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Buddha in the land of the pharaohs: 2,000-year-old statue of Siddhartha Gautama discovered in Egypt

The figure was excavated in a temple to the goddess Isis at an ancient Red Sea port. It suggests that the two worlds were closer than previously thought

Marc Español
Buda
The marble statue of Buddha discovered in Berenice, in an image released by the Egyptian Ministry of Tourism and Antiquities.Ministerio de Turismo y Antigüedades de Egipto

A Polish-U.S. archaeological mission has recently announced the discovery of an almost 2,000-year-old marble Buddha statue in a temple dedicated to the ancient Egyptian goddess Isis in Berenice, an important port city on the banks of the Reed Sea from the Greco-Roman period. It is the first complete figure of the father of Buddhism, Siddhartha Gautama, discovered in the country, and it sheds new light on the human and commercial links that existed between Roman Egypt and India.

The 71-centimeter statue shows Buddha standing next to a lotus flower, holding his clothing with the left hand and with a halo of sun rays around his head, in allusion to his radiant mind. The archaeologists who discovered it indicate that the figure is made of stone, probably extracted from a region in the south of present-day Istanbul, Turkey. They believe, though, that it was sculpted in Berenice and left in the temple by one or several rich Indian merchants that frequented the city. The team’s art historian, Marianne Bergmann, believes that it was made between the end of the first century and the first half of the second.

At that time, Europe was the center of a trade route that linked the Roman Empire with many regions of the ancient world, Indian among them. The most important port on the Red Sea was Berenice, where boats from India arrived with products like pepper, textiles and semi-precious stones. After unloading on the dock, the merchandise was loaded onto camels that transported it through the desert to the Nile, where other ships took the cargo to Alexandria and, from there, to the other side of the Mediterranean. “We know about the trade between India and Egypt in the Roman era, and there was material evidence of it,” says Rodney Ast, the researcher from Heidelberg University who discovered the Buddha figure. “These new discoveries suggest a level of cultural exchange that we hadn’t seen before,” he adds, saying the discovery “was very significant.”

In addition to the Buddha statue, Ast’s team also found in the temple to Isis an inscription in Sanskrit that dates back to the reign of the Roman emperor Philip the Arab (224-249 C.E), as well as two coins from the second century of the kingdom of the Satavahana dynasty in central India. They also discovered inscriptions in Greek, including one below the Sanskrit inscriptions, something Ast says is “unique in Egypt.”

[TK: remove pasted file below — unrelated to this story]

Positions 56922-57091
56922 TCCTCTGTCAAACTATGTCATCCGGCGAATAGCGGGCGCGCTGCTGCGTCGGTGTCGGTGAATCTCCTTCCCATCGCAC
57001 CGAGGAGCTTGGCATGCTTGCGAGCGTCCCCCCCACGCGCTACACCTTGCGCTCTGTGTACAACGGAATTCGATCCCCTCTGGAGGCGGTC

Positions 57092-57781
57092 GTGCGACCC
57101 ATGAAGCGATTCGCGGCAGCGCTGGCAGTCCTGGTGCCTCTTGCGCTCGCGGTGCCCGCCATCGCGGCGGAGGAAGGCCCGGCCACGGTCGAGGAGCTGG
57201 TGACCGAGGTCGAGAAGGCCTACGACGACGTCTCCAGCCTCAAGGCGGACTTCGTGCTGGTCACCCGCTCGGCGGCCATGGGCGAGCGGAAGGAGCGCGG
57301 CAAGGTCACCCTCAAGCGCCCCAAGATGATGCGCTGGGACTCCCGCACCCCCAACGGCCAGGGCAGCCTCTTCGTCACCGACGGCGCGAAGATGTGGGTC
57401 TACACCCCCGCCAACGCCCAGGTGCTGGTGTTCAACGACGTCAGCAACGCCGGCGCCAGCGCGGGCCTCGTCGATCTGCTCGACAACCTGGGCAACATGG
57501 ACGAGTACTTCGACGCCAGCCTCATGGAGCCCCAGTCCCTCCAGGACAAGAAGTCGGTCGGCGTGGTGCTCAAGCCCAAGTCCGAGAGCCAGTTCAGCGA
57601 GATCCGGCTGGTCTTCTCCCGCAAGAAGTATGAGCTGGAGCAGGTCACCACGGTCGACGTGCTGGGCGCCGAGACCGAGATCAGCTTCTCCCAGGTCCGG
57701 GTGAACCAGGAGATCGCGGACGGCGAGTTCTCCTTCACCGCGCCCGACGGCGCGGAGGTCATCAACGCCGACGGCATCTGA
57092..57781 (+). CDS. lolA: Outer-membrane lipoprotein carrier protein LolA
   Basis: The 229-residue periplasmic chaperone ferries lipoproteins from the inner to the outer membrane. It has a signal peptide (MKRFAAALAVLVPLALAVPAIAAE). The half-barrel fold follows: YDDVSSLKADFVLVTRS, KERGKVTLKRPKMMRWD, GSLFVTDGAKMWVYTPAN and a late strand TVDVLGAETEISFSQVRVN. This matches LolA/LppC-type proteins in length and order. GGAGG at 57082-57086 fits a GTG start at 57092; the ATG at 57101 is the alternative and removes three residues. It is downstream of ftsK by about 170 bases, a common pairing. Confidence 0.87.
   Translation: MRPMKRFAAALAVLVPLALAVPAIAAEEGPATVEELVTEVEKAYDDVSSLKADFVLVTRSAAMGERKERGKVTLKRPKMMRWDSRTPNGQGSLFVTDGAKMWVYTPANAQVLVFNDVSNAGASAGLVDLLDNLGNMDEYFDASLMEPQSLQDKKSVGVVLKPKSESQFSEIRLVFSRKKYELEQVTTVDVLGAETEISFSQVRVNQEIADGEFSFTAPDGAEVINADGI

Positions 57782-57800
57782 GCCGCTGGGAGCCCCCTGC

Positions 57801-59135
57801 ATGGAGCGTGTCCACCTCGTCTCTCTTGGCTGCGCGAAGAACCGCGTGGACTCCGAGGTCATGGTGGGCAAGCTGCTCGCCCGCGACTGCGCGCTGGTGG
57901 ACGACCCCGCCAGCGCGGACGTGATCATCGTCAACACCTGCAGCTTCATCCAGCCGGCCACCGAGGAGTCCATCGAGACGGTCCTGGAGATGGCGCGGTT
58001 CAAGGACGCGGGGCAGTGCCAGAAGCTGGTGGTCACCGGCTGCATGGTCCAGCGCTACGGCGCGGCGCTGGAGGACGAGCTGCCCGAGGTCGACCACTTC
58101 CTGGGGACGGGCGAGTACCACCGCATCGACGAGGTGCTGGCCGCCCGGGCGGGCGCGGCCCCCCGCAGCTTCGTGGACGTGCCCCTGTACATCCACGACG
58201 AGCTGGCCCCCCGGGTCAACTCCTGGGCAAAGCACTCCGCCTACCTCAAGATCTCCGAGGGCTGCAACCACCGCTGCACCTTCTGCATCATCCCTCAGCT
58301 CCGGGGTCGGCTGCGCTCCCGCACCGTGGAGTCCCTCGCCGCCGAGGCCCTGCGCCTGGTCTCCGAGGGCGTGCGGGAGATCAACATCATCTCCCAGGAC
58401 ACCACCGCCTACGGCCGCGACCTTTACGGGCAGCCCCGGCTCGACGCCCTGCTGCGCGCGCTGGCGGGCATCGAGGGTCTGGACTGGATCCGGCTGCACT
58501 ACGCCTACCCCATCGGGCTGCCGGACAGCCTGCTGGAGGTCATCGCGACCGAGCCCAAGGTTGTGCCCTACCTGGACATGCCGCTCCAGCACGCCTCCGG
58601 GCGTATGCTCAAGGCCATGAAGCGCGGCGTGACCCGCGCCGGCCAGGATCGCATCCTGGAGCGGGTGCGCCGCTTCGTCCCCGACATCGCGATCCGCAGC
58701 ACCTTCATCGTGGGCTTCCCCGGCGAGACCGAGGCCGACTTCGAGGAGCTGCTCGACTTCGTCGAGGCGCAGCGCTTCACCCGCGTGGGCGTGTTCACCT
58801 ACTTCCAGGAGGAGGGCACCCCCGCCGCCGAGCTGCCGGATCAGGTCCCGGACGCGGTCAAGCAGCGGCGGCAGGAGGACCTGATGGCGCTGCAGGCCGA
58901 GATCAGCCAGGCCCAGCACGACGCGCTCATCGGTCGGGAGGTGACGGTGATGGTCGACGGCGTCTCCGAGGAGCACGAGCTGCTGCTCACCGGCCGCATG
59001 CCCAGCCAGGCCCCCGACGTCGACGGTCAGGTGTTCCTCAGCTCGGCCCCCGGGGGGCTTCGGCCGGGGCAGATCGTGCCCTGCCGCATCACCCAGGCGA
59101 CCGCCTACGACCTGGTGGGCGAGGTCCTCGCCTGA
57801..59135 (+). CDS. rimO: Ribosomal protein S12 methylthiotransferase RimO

The port city of Berenice was founded in the third century A.C.E. by the second pharaoh of the Ptolemaic dynasty of Ancient Egypt, Ptolemy II. The monarch ordered it to be constructed on the remote site on the Red Sea, in order to have access to the African elephants used in battle and other exotic animals and products, as explained by the Project Berenice team, directed by Ast along with historian Steven Sidebotham and Egyptologist Olaf Kaper. Remains of a fortress tower, a defensive wall and a port with an underground complex have also been discovered, which suggests that in the Ptolemaic era Berenice was a sprawling port. During Roman Egypt, however, it became an imperial port that received boats of merchandise from as far as India. Workshops flourished around it, as well as two structures believed to be temples.

In that period, according to the archaeologists who work there, Berenice was a vibrant city in the middle of the desert, where large fortunes and luxury items like bronze figures and precious crystals could be found. The trade links with India are well documented, but now the discovery of the Buddha statue, and the inscriptions in Sanskrit, suggest that links with Roman Egypt were tighter, and more personal, than previously thought. “It’s probable that the statues were carved in Berenice and, without a doubt, the inscription too. So the place had artisans capable of making those objects and people interested in ordering them,” explains Ast, who also points out that the discovery raises new questions. “What does it mean to make an offering of a Buddha statue in a Roman temple to Isis in Egypt? It is a topic that will keep anthropologists, historians and others busy for a while,” he says.

The discovery of the Buddha statue occurred in early 2022, but it was not announced until late this April by Egypt’s Supreme Council of Antiquities and the Polish Center of Mediterranean Archaeology in Cairo.

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